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# FTP & 5-min power relationship

After doing a 5 minute test (meaning I did it today), I have come to a question about the relationship btwn. FTP & VO2max power. Sorry if I am taking liberties with these words, but I mean the relationship btwn. 60min pwr & 5 min pwr.

What is the expected range?

Right now I am looking at a 5-min power = 135% of 60-min Power. Conversely, FTP is = 74% of 5-min pwr.

Does that sound reasonable? Is FTP being underestimated? Is VO2Max higher than expected, suggesting I am nowhere near FTP plateau?

My FTP estimation is based on method 6 from Mr. Alex Simmons cycle blog and is "6) from the power that you can routinely generate during long intervals done in training. " For me that means the power I generate from regular weekly 2-3 x 20 min indoor trainer workouts and from 2 x 30 min outdoor training. No '2 x 20 olympics' (or 3 x 20) for me, I do these with high rpe but not quite were I am killing myself like during a full-blown test.

I read comments here often that vo2max power is kinda like your potential or full aerobic fuel tank but that FTP is what % you can actually use. That makes sense.

Going forward, I am adopting a mix of SST, L4, and L5 (a little L7 maybe too) training a couple of times per week to keep working on building FT. I know some people do all L4 & SST but I like a bit more variety to keep things lively so including L5 also is enjoyable for me.

### Re: FTP & 5-min power relationship

Quote:
 Originally Posted by DancenMacabre Right now I am looking at a 5-min power = 135% of 60-min Power. Does that sound reasonable?
Yep. That's purdy darn close to mine.

### Re: FTP & 5-min power relationship

Quote:
 Originally Posted by DancenMacabre After doing a 5 minute test (meaning I did it today), I have come to a question about the relationship btwn. FTP & VO2max power. Sorry if I am taking liberties with these words, but I mean the relationship btwn. 60min pwr & 5 min pwr. What is the expected range? Right now I am looking at a 5-min power = 135% of 60-min Power. Conversely, FTP is = 74% of 5-min pwr. Does that sound reasonable? Is FTP being underestimated? Is VO2Max higher than expected, suggesting I am nowhere near FTP plateau?
Even 5 min power correlates quite well with VO2Max and has a large VO2Max component it still isn't VO2Max or minimum power to elicit it. Depending on your training and personal properties it has quite a sizeable anaerobic component which increases the spread between FTP and 5MMP (in addition to VO2Max itself).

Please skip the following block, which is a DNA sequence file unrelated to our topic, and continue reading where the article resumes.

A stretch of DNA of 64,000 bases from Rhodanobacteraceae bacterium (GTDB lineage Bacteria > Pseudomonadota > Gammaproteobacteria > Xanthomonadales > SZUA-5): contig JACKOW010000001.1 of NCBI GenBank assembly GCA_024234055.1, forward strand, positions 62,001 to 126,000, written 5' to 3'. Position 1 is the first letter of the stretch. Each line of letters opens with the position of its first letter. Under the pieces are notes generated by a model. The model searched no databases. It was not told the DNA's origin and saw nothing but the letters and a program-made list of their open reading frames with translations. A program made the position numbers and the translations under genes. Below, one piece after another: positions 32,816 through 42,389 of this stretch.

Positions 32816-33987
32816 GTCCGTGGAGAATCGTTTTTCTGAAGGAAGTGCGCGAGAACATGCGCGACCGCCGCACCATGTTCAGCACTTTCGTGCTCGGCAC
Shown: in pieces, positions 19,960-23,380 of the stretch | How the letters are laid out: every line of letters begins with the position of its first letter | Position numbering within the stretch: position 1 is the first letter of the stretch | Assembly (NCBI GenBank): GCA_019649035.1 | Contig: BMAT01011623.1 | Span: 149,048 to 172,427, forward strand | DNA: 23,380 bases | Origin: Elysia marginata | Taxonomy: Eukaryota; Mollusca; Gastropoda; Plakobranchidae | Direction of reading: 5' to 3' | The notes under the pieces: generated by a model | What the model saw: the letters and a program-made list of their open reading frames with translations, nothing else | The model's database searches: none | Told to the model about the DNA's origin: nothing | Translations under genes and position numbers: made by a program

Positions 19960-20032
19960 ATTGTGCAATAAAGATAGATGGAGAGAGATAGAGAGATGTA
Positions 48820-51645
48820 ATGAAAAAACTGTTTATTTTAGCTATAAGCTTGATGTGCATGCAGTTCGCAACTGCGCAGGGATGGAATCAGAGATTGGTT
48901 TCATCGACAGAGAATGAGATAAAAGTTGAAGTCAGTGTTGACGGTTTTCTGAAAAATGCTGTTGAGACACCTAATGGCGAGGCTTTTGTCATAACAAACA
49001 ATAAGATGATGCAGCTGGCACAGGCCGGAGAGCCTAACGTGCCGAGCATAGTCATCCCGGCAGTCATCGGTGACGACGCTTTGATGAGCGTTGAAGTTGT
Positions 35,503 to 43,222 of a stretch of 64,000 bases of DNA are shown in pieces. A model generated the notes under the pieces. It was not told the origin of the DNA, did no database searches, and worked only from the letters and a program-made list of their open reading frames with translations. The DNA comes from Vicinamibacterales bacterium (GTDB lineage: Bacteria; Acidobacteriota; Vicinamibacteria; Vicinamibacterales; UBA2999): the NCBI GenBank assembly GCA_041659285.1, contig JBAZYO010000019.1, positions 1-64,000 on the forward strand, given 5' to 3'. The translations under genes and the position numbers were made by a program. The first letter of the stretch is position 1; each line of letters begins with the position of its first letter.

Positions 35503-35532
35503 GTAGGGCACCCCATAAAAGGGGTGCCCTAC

If you feel that your FTP is underestimated, perhaps now that you have your 5 min test done you could next do a 10-20 min test and put those numbers in Monod-calculator!

### Re: FTP & 5-min power relationship

Quote:
 Originally Posted by frenchyge Yep. That's purdy darn close to mine.
Hmmm. So not some rare and wonderful condition? Too bad.

With these numbers then, how to best structure training for this level (5)?

I have read of a coupla'ways of doing these L5 intervals here:

#1 - is by using 90% of power for that duration. I have my 5MMP number so I would do 4-6 x 5 @ 90% of 5MMP.

For 5MMP = 135% FTP then 90% of 5MMP = 121.5% FTP.

#2 - the way that the Andrew Coggan/Hunter Allen levels are shown in the book and power profile sections: 106-120% of FTP. Not sure about this one because if I go under 115% of FTP, then my duration will be > 8 minutes. Supposedly not ideal duration for L5?

#3 - some combo or variant of 1/2 above, but including heart rate number so that it is within 10 beats of max during the 5 minute intervals

### Re: FTP & 5-min power relationship

Quote:
 Originally Posted by DancenMacabre Hmmm. So not some rare and wonderful condition? Too bad. With these numbers then, how to best structure training for this level (5)? I have read of a coupla'ways of doing these L5 intervals here: #1 - is by using 90% of power for that duration. I have my 5MMP number so I would do 4-6 x 5 @ 90% of 5MMP. For 5MMP = 135% FTP then 90% of 5MMP = 121.5% FTP. #2 - the way that the Andrew Coggan/Hunter Allen levels are shown in the book and power profile sections: 106-120% of FTP. Not sure about this one because if I go under 115% of FTP, then my duration will be > 8 minutes. Supposedly not ideal duration for L5? #3 - some combo or variant of 1/2 above, but including heart rate number so that it is within 10 beats of max during the 5 minute intervals
The basic setting: choose any of the starting points above. Adjust based on the workout if needed. If you cannot complete your target workout (eg. 5x5) lower the power. If you complete and last two intervals do not feel like struggling, up the power for the next workout.

### Re: FTP & 5-min power relationship

Quote:
 Originally Posted by DancenMacabre Hmmm. So not some rare and wonderful condition? Too bad.
Hey, if you want to tell people you're rare and wonderful because of that.... I'll back you up.

Quote:
 Originally Posted by DancenMacabre With these numbers then, how to best structure training for this level (5)? I have read of a coupla'ways of doing these L5 intervals here: #1 - is by using 90% of power for that duration. I have my 5MMP number so I would do 4-6 x 5 @ 90% of 5MMP. For 5MMP = 135% FTP then 90% of 5MMP = 121.5% FTP.
That workout would most likely fall between Herculean and impossible on the intensity scale.

Quote: